How Scientists Are Cleaning Up Rivers Using Grasses and Oysters

One hundred miles north of Philadelphia, the Billion Oyster Project has been restoring the bivalves in New York Harbor since 2010, engaging more than 10,000 volunteers and 6,000 students in the project. Oyster nurseries are being installed in Belfast Lough in Northern Ireland, where until recently they were believed to have been extinct for a century. And a hatchery 30 miles west of Chicago has dispersed 25,000 mussels into area waterways, boosting the populations of common freshwater mussel species.

Underwater vegetation restoration projects have been underway in the Chesapeake Bay and Tampa Bay for years, and more recently in California where seagrass species are in sharp decline. (Morro Bay, for example, has lost more than 90 percent of its eelgrass beds in the last 15 years.) The California Ocean Protection Council’s 2020 Strategic Plan to Protect California’s Coast and Ocean aims to preserve the mere 15,000 acres of known seagrass beds and cultivate 1,000 more acres by 2025.

Scientists stress that these projects must be implemented alongside strategies to continue curbing contaminants, mainly excess nutrients from sewage and fertilizers, flowing into our waterways—still the most critical step in improving water quality. After several decades of aquatic vegetation plantings in the Chesapeake Bay, for example, scientists say that the modest increase of plants is largely due to nature restoring itself following a reduction in nutrient pollution.

And any human intervention in a complex ecosystem raises a host of compelling concerns, such as how to ensure sufficient genetic diversity and monitor competition for food and resources. Scientists say that, in many cases, they’re learning as they go.

Still, in areas where the natural environment is improving, bringing back bivalves and aquatic plants can create a lasting foundation for entire ecosystems. And restoration initiatives are an active form of stewardship that connects people to their waterways, helping them understand the ecosystems we depend on for our survival.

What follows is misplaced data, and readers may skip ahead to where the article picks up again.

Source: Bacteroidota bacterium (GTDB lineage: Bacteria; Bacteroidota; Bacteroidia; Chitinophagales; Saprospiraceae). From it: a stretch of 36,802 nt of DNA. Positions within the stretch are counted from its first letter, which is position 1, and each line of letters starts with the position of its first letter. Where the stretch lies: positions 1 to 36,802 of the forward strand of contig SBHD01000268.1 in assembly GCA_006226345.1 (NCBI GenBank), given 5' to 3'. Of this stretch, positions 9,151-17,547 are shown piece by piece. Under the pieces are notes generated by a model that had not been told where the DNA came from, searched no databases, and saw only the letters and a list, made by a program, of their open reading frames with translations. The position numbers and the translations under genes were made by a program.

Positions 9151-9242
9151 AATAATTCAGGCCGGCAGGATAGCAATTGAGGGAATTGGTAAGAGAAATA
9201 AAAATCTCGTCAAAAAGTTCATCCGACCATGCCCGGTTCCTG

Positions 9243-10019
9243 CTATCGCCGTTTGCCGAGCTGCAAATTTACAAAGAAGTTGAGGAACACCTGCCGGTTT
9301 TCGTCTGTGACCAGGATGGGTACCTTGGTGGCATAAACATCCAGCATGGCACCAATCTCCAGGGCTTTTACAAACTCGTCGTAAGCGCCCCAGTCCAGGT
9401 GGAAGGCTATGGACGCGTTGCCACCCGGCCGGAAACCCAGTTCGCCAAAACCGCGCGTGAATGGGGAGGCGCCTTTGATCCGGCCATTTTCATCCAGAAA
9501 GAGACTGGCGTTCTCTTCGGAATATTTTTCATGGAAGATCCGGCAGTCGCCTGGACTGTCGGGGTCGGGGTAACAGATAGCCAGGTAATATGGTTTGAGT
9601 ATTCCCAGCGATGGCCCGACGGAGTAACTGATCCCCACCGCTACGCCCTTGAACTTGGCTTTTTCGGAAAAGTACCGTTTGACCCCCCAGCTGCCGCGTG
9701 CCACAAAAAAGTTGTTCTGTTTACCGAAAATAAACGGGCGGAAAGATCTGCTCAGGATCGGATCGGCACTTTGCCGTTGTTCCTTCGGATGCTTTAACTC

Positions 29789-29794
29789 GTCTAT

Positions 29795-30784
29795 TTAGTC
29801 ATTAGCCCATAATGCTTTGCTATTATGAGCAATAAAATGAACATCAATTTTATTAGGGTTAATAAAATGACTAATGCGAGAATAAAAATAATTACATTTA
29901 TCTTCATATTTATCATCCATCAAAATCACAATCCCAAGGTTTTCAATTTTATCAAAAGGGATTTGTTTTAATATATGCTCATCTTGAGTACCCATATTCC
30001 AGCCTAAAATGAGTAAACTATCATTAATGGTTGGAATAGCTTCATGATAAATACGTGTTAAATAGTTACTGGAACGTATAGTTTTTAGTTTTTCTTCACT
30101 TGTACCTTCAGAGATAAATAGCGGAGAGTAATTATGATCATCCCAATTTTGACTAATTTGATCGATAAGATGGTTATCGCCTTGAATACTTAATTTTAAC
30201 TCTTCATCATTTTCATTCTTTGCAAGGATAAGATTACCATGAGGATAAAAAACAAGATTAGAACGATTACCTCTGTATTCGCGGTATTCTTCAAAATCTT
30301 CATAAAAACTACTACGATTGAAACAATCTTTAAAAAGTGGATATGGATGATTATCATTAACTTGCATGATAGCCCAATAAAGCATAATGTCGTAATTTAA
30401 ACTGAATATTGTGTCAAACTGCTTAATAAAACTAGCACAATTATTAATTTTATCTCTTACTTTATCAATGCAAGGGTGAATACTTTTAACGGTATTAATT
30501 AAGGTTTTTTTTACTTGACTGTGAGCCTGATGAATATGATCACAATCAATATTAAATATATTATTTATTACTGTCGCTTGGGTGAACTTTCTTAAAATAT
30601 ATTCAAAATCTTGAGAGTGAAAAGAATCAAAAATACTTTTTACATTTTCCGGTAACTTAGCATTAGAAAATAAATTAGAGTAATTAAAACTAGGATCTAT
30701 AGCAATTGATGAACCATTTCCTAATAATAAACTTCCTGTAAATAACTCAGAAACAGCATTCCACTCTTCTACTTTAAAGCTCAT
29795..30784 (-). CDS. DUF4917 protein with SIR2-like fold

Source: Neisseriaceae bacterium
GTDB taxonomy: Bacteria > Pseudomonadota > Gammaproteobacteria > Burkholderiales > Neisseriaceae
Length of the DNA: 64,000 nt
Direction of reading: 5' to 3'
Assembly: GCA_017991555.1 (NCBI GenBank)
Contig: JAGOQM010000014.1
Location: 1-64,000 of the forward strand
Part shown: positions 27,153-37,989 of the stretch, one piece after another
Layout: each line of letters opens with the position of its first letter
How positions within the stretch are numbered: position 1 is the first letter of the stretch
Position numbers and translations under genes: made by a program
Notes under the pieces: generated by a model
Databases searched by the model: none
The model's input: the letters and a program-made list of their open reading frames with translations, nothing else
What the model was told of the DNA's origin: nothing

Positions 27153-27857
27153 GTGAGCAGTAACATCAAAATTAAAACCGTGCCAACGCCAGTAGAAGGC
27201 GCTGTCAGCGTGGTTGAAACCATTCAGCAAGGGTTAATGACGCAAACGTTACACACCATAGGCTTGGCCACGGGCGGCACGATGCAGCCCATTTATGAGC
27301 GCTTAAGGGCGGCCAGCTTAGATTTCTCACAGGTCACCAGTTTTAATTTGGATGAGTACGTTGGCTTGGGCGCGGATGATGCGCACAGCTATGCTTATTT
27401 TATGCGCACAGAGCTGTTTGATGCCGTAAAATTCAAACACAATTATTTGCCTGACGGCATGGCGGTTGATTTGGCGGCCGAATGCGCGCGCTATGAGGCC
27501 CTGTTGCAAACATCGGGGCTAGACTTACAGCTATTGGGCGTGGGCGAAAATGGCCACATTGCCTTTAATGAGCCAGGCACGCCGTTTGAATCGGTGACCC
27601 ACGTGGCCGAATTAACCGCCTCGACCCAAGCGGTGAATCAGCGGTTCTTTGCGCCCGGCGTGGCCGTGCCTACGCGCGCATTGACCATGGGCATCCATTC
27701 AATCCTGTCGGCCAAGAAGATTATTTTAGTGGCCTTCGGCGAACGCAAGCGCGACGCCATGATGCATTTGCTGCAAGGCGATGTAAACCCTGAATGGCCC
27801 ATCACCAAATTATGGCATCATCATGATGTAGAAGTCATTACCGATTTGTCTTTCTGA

Until five years ago, the extent of wild celery grass beds in the Delaware estuary was a bit of a mystery. Many scientists didn’t think the water quality was suitable, and since the estuary contains a lot of sediment and roils with the tides, the plants weren’t visible in aerial imagery.

But in 2017, EPA researchers started surveying by boat to detect submerged vegetation and were surprised to find the plant thriving in parts of a 27-mile stretch of the Delaware River from Palmyra, New Jersey, past Camden and Philadelphia, to Chester, Pennsylvania. That’s the only section of the river designated by the Delaware River Basin Commission as unsafe for “primary contact recreation”—activities like jet skiing, kayaking, and swimming.

The discovery of healthy grass beds was exciting, says the EPA Mid-Atlantic region’s senior watershed coordinator Kelly Somers, because the plant is an indicator of water quality. The EPA’s research, accessible via online maps, has been especially helpful for the Upstream Alliance’s restoration work, says founder and president Don Baugh, because most of the research on wild celery grass is from other places—primarily the Chesapeake Bay. The restoration of wild celery and other aquatic plant species has been underway there for more than 30 years.

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